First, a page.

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November 15, 2004

Articles of Faith

When the Founders prepared the Articles of Confederation and Perpetual Union that initially governed the United States they did a pretty fair job of it. A consensus later emerged that a stronger central government was needed, giving rise to the Constitutional Convention and the wonderful document that has served us so well ever since it was ratified. In the course of hammering out the many compromises that were embedded in the Constitution there were however a few places where William wishes the balance had tipped differently. One example is in that part of Article IX of the earlier Confederation document which said:

The United States in Congress assembled shall never engage in a war, nor grant letters of marque or reprisal in time of peace, nor enter into any treaties or alliances, nor coin money, nor regulate the value thereof, nor ascertain the sums and expenses necessary for the defense and welfare of the United States, or any of them, nor emit bills, nor borrow money on the credit of the United States, nor appropriate money, nor agree upon the number of vessels of war, to be built or purchased, or the number of land or sea forces to be raised, nor appoint a commander in chief of the army or navy, unless nine States assent to the same: nor shall a question on any other point, except for adjourning from day to day be determined, unless by the votes of the majority of the United States in Congress assembled.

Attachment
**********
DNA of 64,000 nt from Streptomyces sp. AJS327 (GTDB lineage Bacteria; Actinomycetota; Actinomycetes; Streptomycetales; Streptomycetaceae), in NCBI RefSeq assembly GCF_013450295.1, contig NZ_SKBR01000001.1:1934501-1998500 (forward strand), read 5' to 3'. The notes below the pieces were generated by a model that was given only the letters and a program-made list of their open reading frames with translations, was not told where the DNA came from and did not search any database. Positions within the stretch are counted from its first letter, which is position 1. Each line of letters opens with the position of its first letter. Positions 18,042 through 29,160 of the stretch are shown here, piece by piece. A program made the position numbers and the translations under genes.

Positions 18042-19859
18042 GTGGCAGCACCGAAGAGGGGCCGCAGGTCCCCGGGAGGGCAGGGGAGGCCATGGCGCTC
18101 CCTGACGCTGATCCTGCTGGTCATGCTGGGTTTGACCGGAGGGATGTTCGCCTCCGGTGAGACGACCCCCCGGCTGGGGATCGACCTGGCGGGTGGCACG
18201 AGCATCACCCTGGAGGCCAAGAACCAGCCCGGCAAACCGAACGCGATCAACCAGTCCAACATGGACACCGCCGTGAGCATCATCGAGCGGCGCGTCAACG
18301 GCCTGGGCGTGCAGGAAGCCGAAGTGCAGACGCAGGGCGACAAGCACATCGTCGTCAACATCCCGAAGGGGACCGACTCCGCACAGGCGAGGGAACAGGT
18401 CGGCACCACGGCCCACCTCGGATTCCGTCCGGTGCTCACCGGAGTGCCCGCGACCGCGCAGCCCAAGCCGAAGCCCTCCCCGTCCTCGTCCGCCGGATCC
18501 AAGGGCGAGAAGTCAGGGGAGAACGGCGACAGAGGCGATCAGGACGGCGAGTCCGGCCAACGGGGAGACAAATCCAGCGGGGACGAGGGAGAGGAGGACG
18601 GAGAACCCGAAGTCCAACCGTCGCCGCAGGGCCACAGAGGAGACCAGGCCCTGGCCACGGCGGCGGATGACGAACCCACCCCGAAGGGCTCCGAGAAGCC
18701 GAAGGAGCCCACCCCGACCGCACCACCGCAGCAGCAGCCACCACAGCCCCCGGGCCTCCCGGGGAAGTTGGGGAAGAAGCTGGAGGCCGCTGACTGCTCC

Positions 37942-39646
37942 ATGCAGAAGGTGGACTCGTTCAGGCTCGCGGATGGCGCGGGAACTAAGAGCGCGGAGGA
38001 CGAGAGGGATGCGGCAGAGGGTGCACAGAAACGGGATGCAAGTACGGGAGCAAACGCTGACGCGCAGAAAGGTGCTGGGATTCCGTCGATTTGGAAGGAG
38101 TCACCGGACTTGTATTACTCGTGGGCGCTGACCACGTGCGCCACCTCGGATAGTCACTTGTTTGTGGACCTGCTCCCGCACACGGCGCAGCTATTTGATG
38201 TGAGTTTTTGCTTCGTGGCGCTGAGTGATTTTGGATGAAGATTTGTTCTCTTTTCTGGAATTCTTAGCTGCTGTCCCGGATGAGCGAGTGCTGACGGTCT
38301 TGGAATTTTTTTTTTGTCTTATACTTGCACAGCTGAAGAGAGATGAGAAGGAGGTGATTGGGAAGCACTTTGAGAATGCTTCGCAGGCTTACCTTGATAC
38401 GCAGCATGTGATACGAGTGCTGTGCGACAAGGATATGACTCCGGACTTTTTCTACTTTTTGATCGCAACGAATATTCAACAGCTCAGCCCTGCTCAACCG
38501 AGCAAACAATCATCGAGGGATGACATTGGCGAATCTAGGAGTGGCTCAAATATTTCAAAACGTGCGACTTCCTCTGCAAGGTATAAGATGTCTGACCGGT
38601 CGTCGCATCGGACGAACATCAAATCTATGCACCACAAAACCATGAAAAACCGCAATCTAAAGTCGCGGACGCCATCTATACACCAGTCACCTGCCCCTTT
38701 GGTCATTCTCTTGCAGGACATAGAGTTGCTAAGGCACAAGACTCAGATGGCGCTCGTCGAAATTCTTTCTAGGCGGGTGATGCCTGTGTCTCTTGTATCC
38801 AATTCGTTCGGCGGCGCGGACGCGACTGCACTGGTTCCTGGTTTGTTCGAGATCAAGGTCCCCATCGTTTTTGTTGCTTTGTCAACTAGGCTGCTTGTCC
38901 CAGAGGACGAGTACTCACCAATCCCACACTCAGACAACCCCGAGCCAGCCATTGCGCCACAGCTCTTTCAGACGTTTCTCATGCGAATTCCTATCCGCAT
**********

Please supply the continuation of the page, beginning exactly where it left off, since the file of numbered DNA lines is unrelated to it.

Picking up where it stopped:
Article IX, Articles of Confederation and Perpetual Union

One doubts if retention of the requirement for a super-majority in the Constitution (in current terms it would now take 69 Senators instead of 51 to send the country to war or to increase the national debt) would have kept the nation out of many wars or reigned in the runaway government deficit spending we see today. Nevertheless, if that provision had been retained and had kept us out of one war, or imposed a modicum of fiscal responsibility, it might have been well worth the nuisance of mustering those additional votes.

Then too, it took us quite a while to get back to where we started via the Tenth Amendment that was not ratified until late in 1791. The original Articles formulation was:

Each state retains its sovereignty, freedom, and independence, and every power, jurisdiction, and right, which is not by this Confederation expressly delegated to the United States, in Congress assembled.

Article II, Articles of Confederation and Perpetual Union

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